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At my first newspaper job, the editor marked me for a malingerer and malcontent. He believed that idle hands were the devil’s tools and that I was a veritable Black & Decker showcase of satanic mischief. On Monday mornings while slashing his way through the mail, he would bellow across the city room, a warren of beat-up old wooden desks, Royal typewriters and wire baskets full of cheap copy paper, spelling out: “R-O-T-A-R-Y.”

Thus I was dispatched to the weekly Rotary Club luncheon at Webber’s Steak House across the road from the paper plate factory to report back to our urbane readers on Pastor Bob’s trip to Guatemala; the Kennebec County extension agent’s musings on artificial insemination; or an analysis of American foreign policy by an overweight and sullen Danish exchange student.

What I loathed most about Rotary—more than the lukewarm Salisbury steak and the little Birds-Eye peas treading water on my plate and more than the lukewarm musings of Pastor Bob or Olaf Olafson—was the fellowship. I was just not “one of the boys.” Of course, I knew this long before I ever faced the Salisbury steak at Webber’s. If you’re a man, it is a thing that occurs to you very early in life.

My father and uncle were one of the boys all the days of their long lives. And Lord knows, every possible thing was done to make me one, too. I began playing golf at a tender age; when most children were in the sandbox I was in the sand trap. Our rainy day activity was poker—five-card stud, thank you—and I knew that three of a kind beat two pair before I was in the first grade. (It shocked the nuns at my school to find this out.)

But poker night with the boys? Not a chance. The racetrack? I have kinsmen in Ireland who’ve never lifted anything heavier than a racing form. I knew what the daily double was before I made my first communion, but I’m an indifferent punter. Fishing? I particularly despise the prep school Zen nonsense about fly-fishing that is current now. Hunting? No thanks. I grew up in Maine, but field and stream are not for me. It just never took. You’re either one of the boys or you’re not. It has nothing to do with sexual orientation, race, creed or color. It’s a mysterious and intangible thing.

Not being one of the boys almost guarantees that one will be a loner. Not a joiner, not clubable. Because, let’s face it, there is really no difference between the Maryland Club and the Red Men’s Lodge, Opus Dei or Odd Fellows, Union League or Knights of Pythias. At these club meetings, the little roles cast in childhood return in full flower and never to the good. The bully. The wise guy. The know-it-all. The lady’s man. The lush. The braggart. The childish need to compete. I won. You lost. Mine’s bigger than yours. Whatever that might be. You want men behaving badly? A men’s club is the place to find it.

The uniforms may differ—you won’t see anyone in a wife-beater and cutoffs standing in front of the Maryland Club (they’d call the police) just as you won’t see the Red Men in seersucker or Madras—but don’t be fooled. They are essentially the same. All involve being one of the boys: exclusionary practices, traditions and tribalism. And possibly funny hats. (Sure, the food is slightly better at the Maryland Club. Slightly. But the Red Men know how to have more fun.)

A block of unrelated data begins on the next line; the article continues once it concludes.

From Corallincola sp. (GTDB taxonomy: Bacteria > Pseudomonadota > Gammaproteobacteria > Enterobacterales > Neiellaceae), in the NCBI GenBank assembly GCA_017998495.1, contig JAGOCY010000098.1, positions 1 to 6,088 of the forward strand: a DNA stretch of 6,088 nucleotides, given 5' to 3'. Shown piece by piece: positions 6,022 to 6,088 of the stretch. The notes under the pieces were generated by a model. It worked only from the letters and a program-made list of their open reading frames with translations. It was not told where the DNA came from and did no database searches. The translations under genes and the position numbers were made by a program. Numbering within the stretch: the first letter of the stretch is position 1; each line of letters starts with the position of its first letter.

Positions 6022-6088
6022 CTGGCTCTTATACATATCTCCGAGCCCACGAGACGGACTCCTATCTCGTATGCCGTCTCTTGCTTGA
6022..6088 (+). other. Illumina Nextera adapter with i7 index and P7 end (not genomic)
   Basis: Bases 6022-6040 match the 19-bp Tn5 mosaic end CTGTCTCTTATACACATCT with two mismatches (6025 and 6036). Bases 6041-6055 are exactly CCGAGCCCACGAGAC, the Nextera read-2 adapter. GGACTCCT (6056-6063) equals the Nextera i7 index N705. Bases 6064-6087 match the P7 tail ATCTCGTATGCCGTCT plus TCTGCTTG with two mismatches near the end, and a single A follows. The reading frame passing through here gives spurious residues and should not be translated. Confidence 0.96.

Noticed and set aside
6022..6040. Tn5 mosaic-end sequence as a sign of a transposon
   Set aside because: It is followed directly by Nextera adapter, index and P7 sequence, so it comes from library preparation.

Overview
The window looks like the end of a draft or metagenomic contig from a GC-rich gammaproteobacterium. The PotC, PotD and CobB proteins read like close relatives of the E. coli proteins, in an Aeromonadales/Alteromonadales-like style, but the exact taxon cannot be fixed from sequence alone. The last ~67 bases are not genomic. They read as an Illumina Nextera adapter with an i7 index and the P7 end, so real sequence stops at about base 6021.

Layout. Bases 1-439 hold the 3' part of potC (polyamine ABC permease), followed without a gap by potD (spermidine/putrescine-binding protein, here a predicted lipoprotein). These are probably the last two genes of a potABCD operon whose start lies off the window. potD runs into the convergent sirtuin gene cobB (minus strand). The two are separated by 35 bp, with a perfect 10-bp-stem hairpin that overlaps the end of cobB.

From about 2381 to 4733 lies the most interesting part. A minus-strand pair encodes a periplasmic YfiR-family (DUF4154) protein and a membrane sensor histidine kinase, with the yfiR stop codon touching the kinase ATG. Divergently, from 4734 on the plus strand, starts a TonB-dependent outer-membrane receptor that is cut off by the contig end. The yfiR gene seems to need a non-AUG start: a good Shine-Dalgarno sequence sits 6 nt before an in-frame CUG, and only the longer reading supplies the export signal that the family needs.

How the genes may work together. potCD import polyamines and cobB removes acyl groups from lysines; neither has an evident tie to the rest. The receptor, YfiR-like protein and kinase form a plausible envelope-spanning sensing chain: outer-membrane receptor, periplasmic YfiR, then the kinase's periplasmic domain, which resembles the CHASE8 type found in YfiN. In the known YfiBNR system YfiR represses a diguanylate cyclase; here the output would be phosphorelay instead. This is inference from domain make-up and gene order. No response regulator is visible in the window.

Someone took me to his club once for lunch. It was an old, fussy place, a bit threadbare. The members had convinced themselves that this bespoke a certain genteel shabbiness they wished to affect. To the casual visitor from New England—the headwaters of genteel shabbiness—it seemed just threadbare. The members were trying a little too hard. Masquerading as Episcopalians. Keeping J. Press in business. Old school tie and all that.

We ate family style. My convent school childhood flooded back. (It was the overcooked vegetables.) Bores had been brought down from Broadmead lest the conversation not be dull enough. It was, in fact, dull enough already. My teeth began to hurt. Sherry was served. Retired insurance executives and men who never quite made partner pontificated on politics and the arts. It was like being in a John O’Hara parody.

The members wanted so much to belong. They wanted too much to belong. And so it was that they belonged. They were very proud that they had a Jew in the club. They showed him to me. The only blacks on hand were old women working in the kitchen.

And there’s the rub. Someone always needs to be in and someone out. That’s the basic rule, is it not? What makes a club is the old blackball. You can’t belong. You’re a Jew. You’re Irish. You’re not white. You didn’t go to Princeton.

Now, of course, in these prehensile times, we turn to the law for succor. I’ll sue! Sooooey! But who wants to belong to a club you have to sue your way into?

I imagine quite a few, now that I think of it. But I remain a Marxist in these matters. Groucho, not Karl. I would not join any club that would have me.

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